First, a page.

Today’s show is about Locator/ID Separation Protocol (LISP), a project that’s has been in development with various standards bodies since 2007.
An IP address is an overloaded construct. Today’s networking uses the IP address to determine both “who you are” and “where you are.” That is, an IP address is a name as well as a location.
This isn’t scaling; it runs into operational problems because there is no abstraction. A router must know all possible locations to select a forwarding path. And this means ever-larger forwarding tables in network devices.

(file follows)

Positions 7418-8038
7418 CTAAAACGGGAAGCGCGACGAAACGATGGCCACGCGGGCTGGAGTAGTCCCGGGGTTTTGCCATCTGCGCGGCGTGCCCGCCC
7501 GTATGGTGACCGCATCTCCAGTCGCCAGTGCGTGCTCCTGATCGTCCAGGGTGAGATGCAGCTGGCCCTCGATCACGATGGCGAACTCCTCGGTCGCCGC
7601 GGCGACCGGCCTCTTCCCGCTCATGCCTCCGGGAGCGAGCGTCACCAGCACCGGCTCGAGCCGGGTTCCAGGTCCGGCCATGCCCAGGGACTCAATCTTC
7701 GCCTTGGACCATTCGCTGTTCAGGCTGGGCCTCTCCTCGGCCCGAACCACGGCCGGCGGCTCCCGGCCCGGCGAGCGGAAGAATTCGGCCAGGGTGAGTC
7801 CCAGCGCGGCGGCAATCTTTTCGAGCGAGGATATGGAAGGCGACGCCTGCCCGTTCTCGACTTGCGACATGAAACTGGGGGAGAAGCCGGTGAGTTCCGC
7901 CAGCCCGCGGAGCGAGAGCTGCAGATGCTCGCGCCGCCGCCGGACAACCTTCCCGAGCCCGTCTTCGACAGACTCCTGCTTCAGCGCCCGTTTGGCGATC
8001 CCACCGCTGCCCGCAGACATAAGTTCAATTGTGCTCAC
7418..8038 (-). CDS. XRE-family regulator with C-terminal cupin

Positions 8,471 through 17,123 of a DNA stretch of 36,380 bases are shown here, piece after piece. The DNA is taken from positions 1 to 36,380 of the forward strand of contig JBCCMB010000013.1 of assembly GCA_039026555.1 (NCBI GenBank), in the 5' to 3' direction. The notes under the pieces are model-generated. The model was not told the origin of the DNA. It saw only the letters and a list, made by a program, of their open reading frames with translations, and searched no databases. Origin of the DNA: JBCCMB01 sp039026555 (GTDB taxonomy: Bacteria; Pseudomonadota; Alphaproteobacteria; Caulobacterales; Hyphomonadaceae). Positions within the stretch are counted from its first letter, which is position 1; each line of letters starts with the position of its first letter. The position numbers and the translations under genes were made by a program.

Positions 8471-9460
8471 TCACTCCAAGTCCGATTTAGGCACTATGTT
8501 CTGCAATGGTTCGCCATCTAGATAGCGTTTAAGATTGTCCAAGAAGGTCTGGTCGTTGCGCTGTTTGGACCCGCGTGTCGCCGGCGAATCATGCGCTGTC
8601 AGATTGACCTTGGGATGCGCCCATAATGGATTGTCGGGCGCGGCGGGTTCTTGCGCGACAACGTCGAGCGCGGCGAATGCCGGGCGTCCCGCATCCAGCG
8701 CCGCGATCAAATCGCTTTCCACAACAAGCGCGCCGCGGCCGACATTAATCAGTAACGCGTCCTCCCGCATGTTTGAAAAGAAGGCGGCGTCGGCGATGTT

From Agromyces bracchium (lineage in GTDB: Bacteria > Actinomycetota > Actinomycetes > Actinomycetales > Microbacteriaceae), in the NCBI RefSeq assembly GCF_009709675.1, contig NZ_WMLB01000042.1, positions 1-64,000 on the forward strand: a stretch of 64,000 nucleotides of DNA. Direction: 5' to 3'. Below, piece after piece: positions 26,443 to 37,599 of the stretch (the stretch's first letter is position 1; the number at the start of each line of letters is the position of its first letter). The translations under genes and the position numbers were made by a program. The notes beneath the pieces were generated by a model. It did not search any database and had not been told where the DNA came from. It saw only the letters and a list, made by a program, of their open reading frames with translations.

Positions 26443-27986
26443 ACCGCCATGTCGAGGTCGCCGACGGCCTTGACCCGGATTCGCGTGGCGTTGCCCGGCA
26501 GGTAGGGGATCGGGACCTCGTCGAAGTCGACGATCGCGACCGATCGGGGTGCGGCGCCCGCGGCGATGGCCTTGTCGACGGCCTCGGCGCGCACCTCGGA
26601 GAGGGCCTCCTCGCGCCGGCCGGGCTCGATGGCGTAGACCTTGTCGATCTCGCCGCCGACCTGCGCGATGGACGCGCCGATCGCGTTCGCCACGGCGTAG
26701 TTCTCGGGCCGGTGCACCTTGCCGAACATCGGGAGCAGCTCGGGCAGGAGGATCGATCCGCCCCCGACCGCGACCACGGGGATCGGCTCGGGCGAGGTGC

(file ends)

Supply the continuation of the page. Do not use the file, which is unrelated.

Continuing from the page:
In very simple terms, LISP separates the HOST ADDRESS from the ROUTING PATH in the same way DNS solved the HOSTS file back in the 1980s. It uses overlay networking, has dynamic path control, and a central mapping server that looks like an SDN controller.
We talked about LISP back in 2012, so it seemed like a good time for an update to find out what’s new.
Greg Ferro chats with LISP expert Dino Farinacci, a consultant and former Cisco Fellow and network engineer.